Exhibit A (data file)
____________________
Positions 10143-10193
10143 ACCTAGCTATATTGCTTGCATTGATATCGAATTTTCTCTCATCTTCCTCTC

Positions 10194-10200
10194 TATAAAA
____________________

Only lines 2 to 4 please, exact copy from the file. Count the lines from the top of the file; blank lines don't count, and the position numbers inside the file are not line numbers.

10143 ACCTAGCTATATTGCTTGCATTGATATCGAATTTTCTCTCATCTTCCTCTC

Positions 10194-10200
10194 TATAAAA